Any ordinary day

I have a container of joy siting on my table. A vase of peony roses. The head of each rose is a wonder to behold: layers of tiny, delicate petals, each coloured with a slightly different blush of pink. They are held up by an impossibly thin stem, surrounded with shoots of green leaves. They carry a slight scent and, even though their days in the vase are numbered, I appreciate the wonder of them. They are a reminder to me of the blessing of God in the ordinariness of life.
November calls Catholics to remember. Throughout the world, parish communities are setting about the wonderfully sacred task of remembering and praying for the dead. It can be painful to remember. Our thoughts may return to those first awful days after the death of a loved one—they can be days filled with a terrible silence. We try to recall the last words, the last moments of life, and the ‘finality of death’ suddenly becomes real to us. The ordinariness of our life has been disrupted.
Last week, an ordinary Friday became extraordinary when one man brought violence into a peace-filled city day. The randomness of it is shocking. And this is the challenge of life, I suspect. That the ordinary can be disrupted in an instant.
In a recently published book, Any Ordinary Day, Leigh Sales interviews a range of people who have experienced unimaginable tragedy and loss. In light of their stories, she uses research into fear, loss and grief to try to make sense of how people go on after deep and inexplicable tragedy. One of her interviewees, Juliet, when asked what she hoped people would learn from her story says: ‘That in pain, there’s also joy. You can’t be in the presence of just one thought, that life is good, or life is bad, or life is sad. There’s all these things. And there are so many good people in the world, actually so much kindness. It’s everywhere’ (p. 149).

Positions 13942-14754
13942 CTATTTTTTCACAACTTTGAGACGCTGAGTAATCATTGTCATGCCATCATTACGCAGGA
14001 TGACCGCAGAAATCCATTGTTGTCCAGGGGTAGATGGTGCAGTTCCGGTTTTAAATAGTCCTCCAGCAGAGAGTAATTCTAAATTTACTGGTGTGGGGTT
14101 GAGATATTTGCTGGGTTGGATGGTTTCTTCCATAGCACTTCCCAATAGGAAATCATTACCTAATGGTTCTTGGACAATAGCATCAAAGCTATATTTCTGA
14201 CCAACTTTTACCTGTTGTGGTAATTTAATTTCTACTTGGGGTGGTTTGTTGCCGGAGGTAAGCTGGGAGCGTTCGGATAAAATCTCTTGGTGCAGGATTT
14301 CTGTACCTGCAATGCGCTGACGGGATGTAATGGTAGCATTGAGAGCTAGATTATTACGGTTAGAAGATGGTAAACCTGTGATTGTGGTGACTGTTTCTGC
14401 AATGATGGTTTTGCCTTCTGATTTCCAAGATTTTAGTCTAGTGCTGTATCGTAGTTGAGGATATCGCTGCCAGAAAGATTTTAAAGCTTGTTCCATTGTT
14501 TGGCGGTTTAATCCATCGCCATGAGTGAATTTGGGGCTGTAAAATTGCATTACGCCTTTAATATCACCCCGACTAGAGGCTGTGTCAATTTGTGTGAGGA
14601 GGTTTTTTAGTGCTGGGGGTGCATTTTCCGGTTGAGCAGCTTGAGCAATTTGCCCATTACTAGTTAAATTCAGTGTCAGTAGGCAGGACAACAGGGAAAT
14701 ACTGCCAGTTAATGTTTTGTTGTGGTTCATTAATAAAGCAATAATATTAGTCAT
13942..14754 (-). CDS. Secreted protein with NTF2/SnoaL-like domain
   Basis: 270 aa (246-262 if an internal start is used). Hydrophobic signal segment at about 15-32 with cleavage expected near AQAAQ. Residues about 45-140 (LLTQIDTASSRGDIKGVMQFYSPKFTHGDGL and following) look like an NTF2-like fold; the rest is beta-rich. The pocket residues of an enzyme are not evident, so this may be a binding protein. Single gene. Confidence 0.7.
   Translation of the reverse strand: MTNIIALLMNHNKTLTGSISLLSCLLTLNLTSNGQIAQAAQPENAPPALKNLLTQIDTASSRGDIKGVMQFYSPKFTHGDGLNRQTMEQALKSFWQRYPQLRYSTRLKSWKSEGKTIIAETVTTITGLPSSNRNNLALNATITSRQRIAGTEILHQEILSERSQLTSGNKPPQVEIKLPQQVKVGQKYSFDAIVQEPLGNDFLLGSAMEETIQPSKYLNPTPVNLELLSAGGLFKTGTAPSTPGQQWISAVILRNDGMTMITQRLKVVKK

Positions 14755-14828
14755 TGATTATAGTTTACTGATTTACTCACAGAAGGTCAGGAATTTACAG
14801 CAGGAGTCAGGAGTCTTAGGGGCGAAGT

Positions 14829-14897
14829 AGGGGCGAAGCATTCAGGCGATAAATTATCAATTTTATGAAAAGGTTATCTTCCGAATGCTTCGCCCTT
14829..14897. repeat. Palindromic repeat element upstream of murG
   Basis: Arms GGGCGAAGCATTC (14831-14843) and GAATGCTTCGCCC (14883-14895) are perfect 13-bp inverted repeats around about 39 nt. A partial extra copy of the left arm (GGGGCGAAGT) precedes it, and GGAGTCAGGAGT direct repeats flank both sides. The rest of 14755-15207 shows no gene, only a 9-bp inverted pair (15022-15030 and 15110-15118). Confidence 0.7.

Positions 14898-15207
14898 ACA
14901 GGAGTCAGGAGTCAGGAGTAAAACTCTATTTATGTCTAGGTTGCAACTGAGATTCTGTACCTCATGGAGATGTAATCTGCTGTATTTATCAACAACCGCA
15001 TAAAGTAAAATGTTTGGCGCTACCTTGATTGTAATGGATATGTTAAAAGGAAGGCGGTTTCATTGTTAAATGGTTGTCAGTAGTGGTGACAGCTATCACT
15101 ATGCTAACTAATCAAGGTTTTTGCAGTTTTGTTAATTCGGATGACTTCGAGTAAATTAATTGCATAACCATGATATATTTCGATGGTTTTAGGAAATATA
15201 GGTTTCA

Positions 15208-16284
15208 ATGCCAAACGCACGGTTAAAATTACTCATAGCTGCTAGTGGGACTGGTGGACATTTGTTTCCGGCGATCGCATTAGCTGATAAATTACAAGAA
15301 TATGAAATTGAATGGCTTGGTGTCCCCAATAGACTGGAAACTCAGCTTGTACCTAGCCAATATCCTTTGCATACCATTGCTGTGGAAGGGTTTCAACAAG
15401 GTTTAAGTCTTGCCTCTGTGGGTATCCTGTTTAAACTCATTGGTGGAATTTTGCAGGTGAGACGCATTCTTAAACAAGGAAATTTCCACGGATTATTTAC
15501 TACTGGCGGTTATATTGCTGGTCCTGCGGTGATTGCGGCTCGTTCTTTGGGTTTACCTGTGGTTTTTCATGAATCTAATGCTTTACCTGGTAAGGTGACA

In the face of death and tragedy, we look for ways to make sense of what has happened. We lay our flowers, light our candles and call upon our God. And we remember. This is the gift that November offers Catholics. We remember that our God is a God of presence, blessing and goodness. And, in the words of Karl Rahner, when we ask where our dead have gone, we know that

They have gone to be with God, the God of Abraham and Isaac and Jacob, not the God of the dead but of the living. So the calm we eventually experience, when our necessary period of mourning is done, is not a sign that things are again as they were before; that cannot be. It is rather a sign that part of us lives now, already in eternity, with our loved living dead.

—Karl Rahner, Encounters with Silence (St Augustine’s Press, 1999)

So let us remember with love our now silent friends—those women and men who went before us marked with the sign of faith, who blessed us by their presence in the ordinariness of our lives.
Eternal rest grant unto them, O Lord. And may perpetual light shine upon them. May they rest in peace. Amen.

Cathy Jenkins

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